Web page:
Do Quails Need A Dust Bath? (why, what with, & how often?)

Quails are one of my favorite birds on the homestead. Admittedly they don’t produce as many eggs as the chickens, and they don’t have the character of the ducks, but there is just something about them.

Quail spend all day chirping, and foraging for food, and they lay 4 to 6 eggs each every week, which makes a wonderful addition to the lunch table.

I spend a lot of my time these days giving homesteading talks, and one question that comes up a lot is ‘Do quails need a dust bath?’.

In this article, I will draw on my 20+ years of experience with these wonderful birds to explain why they need a dust bath, how often they need a dust bath, and what to use for a dust bath.

Yes, quails do need a dust bath. Many birds, including quails, use dust baths as a way to clean themselves. Dust sticks to any parasites that are on the quails and makes it harder for them to hold on, allowing the quails to shake the fleas, ticks, mites, and other parasites off.

You will often see birds rolling in a dusty spot, then shaking themselves violently to throw off any parasites.

Do Quails Need a Dust Bath?

The simple answer here is yes, quails do need a dust bath.

Having a dust bath serves almost exactly the same purpose as you and I having a regular bath. Dust bathing helps quails free themselves of any parasites that may be lurking under their feathers.

Birds do not tend to bathe in water, because they end up saturated by the water (unless they are adapted to water, like ducks). Water is heavy, and a saturated quail would struggle to get off the ground if a predator approached it.

Researchers have actually shown that dust bathing also helps quails to maintain an optimum amount of naturally occurring oil on their feathers.

When birds preen, they spread oils around their feathers. Dust bathing helps absorb any excess oils the quails may have inadvertently spread on themselves. Dry skin and other pieces of debris are also removed from the quail’s body by dust bathing.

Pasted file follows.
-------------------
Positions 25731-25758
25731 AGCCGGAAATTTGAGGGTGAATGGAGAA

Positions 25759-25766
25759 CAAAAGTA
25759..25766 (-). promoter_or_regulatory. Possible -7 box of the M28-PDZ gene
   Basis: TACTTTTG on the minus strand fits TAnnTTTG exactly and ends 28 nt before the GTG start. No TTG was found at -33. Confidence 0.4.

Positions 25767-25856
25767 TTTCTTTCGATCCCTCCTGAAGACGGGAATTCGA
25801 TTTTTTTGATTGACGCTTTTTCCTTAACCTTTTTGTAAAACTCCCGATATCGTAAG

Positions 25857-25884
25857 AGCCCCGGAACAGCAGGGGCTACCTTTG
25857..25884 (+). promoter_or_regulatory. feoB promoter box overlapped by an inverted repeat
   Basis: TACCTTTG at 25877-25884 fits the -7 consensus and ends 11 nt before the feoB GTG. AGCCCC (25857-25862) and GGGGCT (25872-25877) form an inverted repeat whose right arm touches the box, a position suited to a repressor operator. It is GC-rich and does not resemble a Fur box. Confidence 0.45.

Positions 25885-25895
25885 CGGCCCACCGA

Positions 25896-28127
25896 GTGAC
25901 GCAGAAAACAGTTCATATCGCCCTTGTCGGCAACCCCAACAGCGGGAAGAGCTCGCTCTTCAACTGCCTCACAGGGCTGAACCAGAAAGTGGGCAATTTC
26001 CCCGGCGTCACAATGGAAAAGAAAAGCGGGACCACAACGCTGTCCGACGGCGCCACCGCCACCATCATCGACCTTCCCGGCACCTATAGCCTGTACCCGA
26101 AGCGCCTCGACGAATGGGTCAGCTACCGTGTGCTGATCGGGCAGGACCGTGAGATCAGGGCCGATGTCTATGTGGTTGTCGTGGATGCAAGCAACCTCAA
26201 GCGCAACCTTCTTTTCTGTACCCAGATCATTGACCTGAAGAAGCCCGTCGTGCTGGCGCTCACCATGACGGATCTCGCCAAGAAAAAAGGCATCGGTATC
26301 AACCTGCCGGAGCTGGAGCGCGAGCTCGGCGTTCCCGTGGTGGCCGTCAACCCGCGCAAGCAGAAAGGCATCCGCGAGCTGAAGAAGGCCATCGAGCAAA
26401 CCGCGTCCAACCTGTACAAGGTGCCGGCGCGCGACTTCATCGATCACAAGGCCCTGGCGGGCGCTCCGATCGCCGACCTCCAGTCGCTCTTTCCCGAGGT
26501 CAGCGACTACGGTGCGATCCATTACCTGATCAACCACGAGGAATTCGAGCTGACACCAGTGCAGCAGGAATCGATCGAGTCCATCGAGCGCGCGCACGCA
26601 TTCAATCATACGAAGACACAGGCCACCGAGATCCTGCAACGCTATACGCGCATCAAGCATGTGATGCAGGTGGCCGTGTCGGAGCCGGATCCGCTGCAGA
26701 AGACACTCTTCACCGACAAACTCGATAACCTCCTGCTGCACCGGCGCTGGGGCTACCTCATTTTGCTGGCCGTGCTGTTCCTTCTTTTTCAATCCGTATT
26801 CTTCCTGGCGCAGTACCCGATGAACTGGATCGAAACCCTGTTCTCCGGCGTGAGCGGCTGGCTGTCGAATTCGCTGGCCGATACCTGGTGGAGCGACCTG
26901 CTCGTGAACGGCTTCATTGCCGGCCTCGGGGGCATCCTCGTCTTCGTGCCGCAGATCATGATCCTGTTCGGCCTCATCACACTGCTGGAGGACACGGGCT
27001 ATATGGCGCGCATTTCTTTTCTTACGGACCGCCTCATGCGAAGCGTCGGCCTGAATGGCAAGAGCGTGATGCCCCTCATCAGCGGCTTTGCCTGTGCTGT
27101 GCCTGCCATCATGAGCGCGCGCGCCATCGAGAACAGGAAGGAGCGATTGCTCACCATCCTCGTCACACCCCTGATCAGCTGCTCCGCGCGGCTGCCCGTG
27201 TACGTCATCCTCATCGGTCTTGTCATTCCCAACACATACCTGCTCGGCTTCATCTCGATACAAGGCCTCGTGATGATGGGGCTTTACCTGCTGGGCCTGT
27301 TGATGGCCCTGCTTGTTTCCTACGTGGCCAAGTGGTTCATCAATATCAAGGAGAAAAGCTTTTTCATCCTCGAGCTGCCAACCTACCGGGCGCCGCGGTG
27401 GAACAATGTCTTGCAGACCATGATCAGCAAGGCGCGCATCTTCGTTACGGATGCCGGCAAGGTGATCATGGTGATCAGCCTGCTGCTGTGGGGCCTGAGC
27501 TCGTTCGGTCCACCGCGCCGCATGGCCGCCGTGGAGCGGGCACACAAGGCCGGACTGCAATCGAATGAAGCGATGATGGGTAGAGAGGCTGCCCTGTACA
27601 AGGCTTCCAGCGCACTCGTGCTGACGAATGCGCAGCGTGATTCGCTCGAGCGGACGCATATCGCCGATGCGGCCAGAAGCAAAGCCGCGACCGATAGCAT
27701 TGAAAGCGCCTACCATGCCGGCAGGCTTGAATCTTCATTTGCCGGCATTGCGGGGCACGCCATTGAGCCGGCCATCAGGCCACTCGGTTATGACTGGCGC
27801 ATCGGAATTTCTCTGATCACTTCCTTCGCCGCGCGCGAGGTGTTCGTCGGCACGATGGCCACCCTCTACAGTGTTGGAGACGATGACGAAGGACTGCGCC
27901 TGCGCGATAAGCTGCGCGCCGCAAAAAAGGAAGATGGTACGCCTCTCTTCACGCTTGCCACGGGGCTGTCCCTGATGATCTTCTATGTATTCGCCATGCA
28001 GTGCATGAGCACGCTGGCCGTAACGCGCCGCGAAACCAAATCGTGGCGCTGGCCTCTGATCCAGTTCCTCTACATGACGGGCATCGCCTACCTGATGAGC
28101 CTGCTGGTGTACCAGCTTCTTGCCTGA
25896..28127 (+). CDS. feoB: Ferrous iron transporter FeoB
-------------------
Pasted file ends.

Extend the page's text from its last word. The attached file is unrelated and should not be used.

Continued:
What do Quails Dust bath in?

There are many different products quails will use to dust bathe in. You don’t necessarily need to purchase anything special.

If your quails have free access to dirt, and there is a spot that is always dry and protected from the rain, the quails will happily use that as their dust bath spot.

If however you keep your quails in cages or there is no place that is totally dry, all year round, you will need to provide your quails with a suitable dust bath material.

Some of the best dust bath substances for quails include;

  • Chinchilla sand
  • Diatomaceous earth
  • Pool filter sand
  • Firepit ash

I am certain there are countless other substances that you could use, but these are the 4 I have found most successful.

Chinchilla sand

Chinchilla sand or chinchilla dust is a very fine powder designed especially for dust bathing (although it was designed for chinchillas it still works well for quails).

Chinchilla dust is usually a very fine volcanic mineral, which is sometimes referred to as volcanic ash or pumice.